What better way to welcome the new year than to go wine tasting? In our family, at least, this is pretty much a rhetorical question. The only serious question on the floor was the selection of wineries for our first outing of 2015. After some spirited discussion, we settled on a mix of old and new winery friends. Here’s how our day started, kicking off the year at Murrieta’s Well.
Sited on an estate dating back to the mid-1800’s, Murrieta’s Well is now part of the Wente family. The grounds and tasting room are beautiful, a bit off the beaten path, and well worth the trip. All of their wines are made from grapes grown on the 92 acre estate. This focus on small lot, premium wines was apparent in every wine we tasted.
The Murrieta’s Well tasting room is spacious, warm and inviting, with lots of dark wood and seasonal decorations. Visitors are arranged around tables made from wine barrels and long dark bar-tops. Although we didn’t visit the beautiful barrel room downstairs, we have previously enjoyed that venue during a chef’s meal with wine pairings many years ago as part of a wine club event.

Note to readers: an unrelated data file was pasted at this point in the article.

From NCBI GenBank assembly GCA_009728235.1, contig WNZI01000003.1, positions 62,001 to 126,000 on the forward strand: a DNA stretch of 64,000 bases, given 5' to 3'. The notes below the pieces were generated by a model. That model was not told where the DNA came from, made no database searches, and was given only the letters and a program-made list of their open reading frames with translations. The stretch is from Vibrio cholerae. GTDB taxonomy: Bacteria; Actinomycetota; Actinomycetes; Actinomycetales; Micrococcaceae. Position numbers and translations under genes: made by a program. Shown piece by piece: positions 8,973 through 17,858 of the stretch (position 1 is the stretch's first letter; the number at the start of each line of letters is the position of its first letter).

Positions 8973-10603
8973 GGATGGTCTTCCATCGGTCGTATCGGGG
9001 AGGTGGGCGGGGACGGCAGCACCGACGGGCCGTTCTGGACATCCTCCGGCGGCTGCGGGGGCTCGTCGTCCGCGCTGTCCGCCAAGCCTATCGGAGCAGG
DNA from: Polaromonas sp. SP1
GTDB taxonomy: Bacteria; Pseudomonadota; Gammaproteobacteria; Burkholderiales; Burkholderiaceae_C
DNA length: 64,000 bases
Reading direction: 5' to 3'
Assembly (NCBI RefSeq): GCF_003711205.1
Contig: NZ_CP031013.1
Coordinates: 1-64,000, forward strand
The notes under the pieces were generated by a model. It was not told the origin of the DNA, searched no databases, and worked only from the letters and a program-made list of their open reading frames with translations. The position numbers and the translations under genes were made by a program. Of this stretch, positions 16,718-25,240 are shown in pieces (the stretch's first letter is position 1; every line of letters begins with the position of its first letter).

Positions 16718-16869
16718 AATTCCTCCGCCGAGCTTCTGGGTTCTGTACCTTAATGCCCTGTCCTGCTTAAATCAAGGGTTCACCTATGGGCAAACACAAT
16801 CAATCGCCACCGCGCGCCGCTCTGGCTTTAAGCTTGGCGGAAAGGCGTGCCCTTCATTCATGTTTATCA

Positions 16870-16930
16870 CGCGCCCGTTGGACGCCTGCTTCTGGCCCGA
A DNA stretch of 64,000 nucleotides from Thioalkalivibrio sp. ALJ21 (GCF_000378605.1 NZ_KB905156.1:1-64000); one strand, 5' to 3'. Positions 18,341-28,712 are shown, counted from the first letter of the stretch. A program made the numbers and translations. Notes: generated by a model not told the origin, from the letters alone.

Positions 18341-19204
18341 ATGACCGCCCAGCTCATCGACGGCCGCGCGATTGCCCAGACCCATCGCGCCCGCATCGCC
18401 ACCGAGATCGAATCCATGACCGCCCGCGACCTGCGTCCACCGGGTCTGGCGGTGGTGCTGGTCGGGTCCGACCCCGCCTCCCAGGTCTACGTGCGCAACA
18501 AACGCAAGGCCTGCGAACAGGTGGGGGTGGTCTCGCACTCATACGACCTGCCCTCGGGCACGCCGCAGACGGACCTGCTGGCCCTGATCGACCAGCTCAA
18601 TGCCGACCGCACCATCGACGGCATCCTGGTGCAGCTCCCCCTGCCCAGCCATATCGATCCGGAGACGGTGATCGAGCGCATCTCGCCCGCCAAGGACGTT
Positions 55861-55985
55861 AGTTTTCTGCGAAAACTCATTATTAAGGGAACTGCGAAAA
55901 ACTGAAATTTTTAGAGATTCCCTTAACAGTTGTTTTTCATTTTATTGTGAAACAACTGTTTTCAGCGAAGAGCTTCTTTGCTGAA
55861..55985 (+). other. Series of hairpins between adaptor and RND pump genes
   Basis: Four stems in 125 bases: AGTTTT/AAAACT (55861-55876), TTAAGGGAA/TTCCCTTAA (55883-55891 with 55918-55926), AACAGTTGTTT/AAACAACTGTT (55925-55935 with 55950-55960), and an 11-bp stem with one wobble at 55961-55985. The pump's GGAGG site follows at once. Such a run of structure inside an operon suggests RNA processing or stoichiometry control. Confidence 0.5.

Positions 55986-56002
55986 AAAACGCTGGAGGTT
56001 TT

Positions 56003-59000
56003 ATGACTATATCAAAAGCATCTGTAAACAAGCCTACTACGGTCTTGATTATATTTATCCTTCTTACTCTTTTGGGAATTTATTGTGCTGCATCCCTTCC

Some of us started with some white wine, their 2011 Semillon Chardonnay Sauvignon Blanc blend. Starting with a Chardonnay aroma, this pool-side favorite showed hints of peach and citrus with a nice oaky finish. Just add a warm breeze and a chaise by the pool… oh, I just can’t wait for the return of summer! This was our first bottle purchase of the day.
The rest of us started with the 2012 Tempranillo. A zippy expression of the Tempranillo grape, there are citrus zest and blackberry notes that would pair well with an aromatic soft cheese and a roaring fire.
Next, our wine host Barbara brought all of us their 2012 Cabernet Franc. A true small lot wine, only 16 barrels of this wine were produced. We found this nicely balanced, with good acid and a pleasant cherry finish. Although this wine is ready now, this will be truly memorable in a year or two.
The 2012 Zarzuela is a blend of Tempranillo, Touriga, Souzão and Petite Sirah grapes. Souzão is a Portuguese varietal that is most commonly associated with Port. This blend was a real favorite with our group. A parade of flavors, starting with clove and spice notes and moving through an amazing roller coaster of fruit, this wine can pair well with most meals but has enough complexity to stand by itself.
Our final tasting was the 2011 Petit Verdot. This an LVAWA Featured Varietal Program wine, which means that it enjoys special pricing all month. Pricing aside, we found this wine to be superbly balanced and complex, with low acidity and a lot of fruit. This was our second purchase of the day.
Our tasting flight complete, we wished Barbara a happy new year and set off to our next winery.
Happy New Year!
About the Author: John grills a mean steak and is always in the market for another wine fridge. Believes that if a winery has more than 10 employees, it's probably too big. Buys wine faster than he drinks it, but who cares?
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